Airline’s ‘U-turn’ over cancellations
RYANAIR was taunted by British aviation chiefs yesterday who claimed it had been forced into an embarassing U-turn.
The British Civil Aviation Authority said the airline had been forced to ‘capitulate’ and inform cancellation-hit passengers of their right to be flown on rival airlines.
Earlier this week the CAA accused Ryanair of ‘misleading’ its customers, by wrongly claiming it was not obliged to arrange new flights for customers on rival airlines. But yesterday the airline caved in to legal pressure from the CAA to tell all 400,000 passengers how they would provide alternative travel arrangements.
When the scandal broke two weeks ago, Michael O’Leary vowed not to send his customers to his competitors.
‘We will not pay for flights on other airlines. We cannot afford to pay the high costs of our competitors.’
But O’Leary’s airline was forced to change its stance yesterday, informing customers it will give full refunds, rebook customers on other Ryanair or ‘comparable low cost carriers’, as well as reimbursing ‘reasonable out of pocket expenses’.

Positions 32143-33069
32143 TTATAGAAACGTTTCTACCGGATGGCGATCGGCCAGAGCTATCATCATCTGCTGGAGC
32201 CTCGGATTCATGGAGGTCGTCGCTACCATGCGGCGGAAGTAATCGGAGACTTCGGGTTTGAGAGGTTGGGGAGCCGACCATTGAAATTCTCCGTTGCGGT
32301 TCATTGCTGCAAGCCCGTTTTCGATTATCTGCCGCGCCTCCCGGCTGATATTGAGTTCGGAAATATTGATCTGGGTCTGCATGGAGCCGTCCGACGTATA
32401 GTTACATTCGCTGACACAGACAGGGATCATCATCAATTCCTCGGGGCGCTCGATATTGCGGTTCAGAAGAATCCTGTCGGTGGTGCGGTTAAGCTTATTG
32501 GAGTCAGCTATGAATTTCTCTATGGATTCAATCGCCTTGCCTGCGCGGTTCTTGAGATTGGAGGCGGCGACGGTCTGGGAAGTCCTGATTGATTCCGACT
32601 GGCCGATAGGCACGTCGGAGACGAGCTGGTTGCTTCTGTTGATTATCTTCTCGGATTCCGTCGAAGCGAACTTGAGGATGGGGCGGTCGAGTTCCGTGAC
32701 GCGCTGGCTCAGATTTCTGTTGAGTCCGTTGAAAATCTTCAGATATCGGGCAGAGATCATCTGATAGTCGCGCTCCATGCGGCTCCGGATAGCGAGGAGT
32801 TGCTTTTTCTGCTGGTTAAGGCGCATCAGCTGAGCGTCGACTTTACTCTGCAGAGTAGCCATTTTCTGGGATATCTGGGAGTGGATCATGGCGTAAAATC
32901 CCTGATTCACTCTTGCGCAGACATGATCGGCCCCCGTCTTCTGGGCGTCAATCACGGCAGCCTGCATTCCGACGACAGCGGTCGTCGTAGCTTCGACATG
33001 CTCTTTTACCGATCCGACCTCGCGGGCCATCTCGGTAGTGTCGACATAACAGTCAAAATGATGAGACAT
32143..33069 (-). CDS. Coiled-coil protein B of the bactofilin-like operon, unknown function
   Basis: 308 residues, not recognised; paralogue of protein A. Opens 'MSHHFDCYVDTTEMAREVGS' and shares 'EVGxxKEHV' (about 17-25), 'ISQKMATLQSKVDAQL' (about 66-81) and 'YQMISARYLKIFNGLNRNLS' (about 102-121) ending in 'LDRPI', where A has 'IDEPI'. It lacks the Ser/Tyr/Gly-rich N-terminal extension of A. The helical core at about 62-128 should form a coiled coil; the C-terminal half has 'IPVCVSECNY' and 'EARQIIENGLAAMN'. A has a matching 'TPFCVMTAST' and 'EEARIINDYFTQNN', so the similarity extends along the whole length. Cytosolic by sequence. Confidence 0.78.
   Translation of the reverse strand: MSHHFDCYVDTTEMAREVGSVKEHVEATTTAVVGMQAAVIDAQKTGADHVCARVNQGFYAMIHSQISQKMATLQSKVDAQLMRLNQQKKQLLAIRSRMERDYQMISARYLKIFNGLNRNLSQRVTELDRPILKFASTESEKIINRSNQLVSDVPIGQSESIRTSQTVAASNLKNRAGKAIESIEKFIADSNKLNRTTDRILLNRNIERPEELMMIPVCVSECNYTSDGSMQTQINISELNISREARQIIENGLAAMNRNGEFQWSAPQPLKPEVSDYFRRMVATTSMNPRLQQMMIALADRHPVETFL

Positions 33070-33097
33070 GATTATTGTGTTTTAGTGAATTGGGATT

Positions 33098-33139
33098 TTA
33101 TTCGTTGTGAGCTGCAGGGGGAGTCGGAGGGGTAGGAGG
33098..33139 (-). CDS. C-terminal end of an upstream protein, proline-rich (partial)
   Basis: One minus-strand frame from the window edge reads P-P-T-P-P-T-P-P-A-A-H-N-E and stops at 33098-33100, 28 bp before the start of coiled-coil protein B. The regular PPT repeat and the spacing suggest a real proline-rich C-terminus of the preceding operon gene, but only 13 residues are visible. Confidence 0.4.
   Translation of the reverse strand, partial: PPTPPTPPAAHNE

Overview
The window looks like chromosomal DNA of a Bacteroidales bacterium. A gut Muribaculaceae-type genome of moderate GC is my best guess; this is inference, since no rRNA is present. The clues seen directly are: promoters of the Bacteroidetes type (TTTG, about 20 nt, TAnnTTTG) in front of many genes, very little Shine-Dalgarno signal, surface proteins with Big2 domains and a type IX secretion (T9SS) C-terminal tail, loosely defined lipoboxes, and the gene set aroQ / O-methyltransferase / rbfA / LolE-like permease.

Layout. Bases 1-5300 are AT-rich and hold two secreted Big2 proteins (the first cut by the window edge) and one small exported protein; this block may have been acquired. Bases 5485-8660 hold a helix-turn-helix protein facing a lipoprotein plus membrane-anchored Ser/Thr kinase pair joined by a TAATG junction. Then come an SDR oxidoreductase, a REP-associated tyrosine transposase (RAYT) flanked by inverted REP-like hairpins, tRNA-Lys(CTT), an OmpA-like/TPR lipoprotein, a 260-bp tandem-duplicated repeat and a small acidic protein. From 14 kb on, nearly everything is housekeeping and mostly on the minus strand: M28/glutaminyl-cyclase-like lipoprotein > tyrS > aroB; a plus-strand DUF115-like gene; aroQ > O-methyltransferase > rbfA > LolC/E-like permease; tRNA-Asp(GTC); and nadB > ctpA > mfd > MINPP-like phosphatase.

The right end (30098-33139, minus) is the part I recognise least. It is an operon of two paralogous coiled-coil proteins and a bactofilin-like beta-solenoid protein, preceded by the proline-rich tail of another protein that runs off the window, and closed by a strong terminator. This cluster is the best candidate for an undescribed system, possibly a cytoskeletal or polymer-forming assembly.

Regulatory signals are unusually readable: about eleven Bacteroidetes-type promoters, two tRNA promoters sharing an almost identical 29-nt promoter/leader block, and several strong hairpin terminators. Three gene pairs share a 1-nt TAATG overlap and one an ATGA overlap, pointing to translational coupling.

Ryanair’s Kenny Jacobs said: ‘We apologise again, sincerely, for the disruption and inconvenience our rostering failure has caused some of our customers.’ He said they had refunded or re-accommodated 97% of customers affected by the initial cancellations announced on September 18.
The airline said it had emailed all customers again to clarify their rights to refunds, following criticism from passengers, government and consumer groups.
The CAA threatened legal action against the airline after it made a second round of cancellations, affecting 18,000 flights, saying they had flouted the EC261 legislation on the matter.
Yesterday, CAA chief executive Andrew Haines said it appeared that Ryanair had ‘capitulated’ and that it would review their new position in detail.
Speaking from a European summit in Estonia yesterday, Taoiseach Leo Varadkar said he expected Ryanair to honour its commitments.’
Meanwhile, the Ryanair Pilot Group are reportedly calling for an EGM of shareholders to ‘protect their investments’ and address the animosity between staff and the airline.
They are also predicting that flight cancellations will continue beyond when the end of the winter period in March 2018, despite what senior Ryanair management have said.